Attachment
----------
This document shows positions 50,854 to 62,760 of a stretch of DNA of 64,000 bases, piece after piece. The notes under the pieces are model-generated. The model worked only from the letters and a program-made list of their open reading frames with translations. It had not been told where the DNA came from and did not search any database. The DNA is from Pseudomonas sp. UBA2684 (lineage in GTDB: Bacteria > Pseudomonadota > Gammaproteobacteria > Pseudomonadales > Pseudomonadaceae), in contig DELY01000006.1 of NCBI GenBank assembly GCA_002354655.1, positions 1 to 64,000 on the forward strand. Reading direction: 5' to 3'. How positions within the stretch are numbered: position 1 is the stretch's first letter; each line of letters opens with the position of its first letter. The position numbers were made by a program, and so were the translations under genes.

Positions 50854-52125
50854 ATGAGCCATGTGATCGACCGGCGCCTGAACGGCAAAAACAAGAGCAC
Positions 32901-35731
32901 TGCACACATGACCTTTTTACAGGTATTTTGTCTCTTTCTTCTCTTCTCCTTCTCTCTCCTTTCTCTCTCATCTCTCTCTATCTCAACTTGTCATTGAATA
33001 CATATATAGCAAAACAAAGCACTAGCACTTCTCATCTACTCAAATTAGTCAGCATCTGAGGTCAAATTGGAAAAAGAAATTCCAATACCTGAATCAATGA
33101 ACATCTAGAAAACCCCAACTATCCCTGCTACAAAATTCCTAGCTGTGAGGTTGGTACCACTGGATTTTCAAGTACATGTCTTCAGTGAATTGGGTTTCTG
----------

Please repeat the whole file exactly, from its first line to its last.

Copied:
This document shows positions 50,854 to 62,760 of a stretch of DNA of 64,000 bases, piece after piece. The notes under the pieces are model-generated. The model worked only from the letters and a program-made list of their open reading frames with translations. It had not been told where the DNA came from and did not search any database. The DNA is from Pseudomonas sp. UBA2684 (lineage in GTDB: Bacteria > Pseudomonadota > Gammaproteobacteria > Pseudomonadales > Pseudomonadaceae), in contig DELY01000006.1 of NCBI GenBank assembly GCA_002354655.1, positions 1 to 64,000 on the forward strand. Reading direction: 5' to 3'. How positions within the stretch are numbered: position 1 is the stretch's first letter; each line of letters opens with the position of its first letter. The position numbers were made by a program, and so were the translations under genes.

Positions 50854-52125
50854 ATGAGCCATGTGATCGACCGGCGCCTGAACGGCAAAAACAAGAGCAC
Positions 32901-35731
32901 TGCACACATGACCTTTTTACAGGTATTTTGTCTCTTTCTTCTCTTCTCCTTCTCTCTCCTTTCTCTCTCATCTCTCTCTATCTCAACTTGTCATTGAATA
33001 CATATATAGCAAAACAAAGCACTAGCACTTCTCATCTACTCAAATTAGTCAGCATCTGAGGTCAAATTGGAAAAAGAAATTCCAATACCTGAATCAATGA
33101 ACATCTAGAAAACCCCAACTATCCCTGCTACAAAATTCCTAGCTGTGAGGTTGGTACCACTGGATTTTCAAGTACATGTCTTCAGTGAATTGGGTTTCTG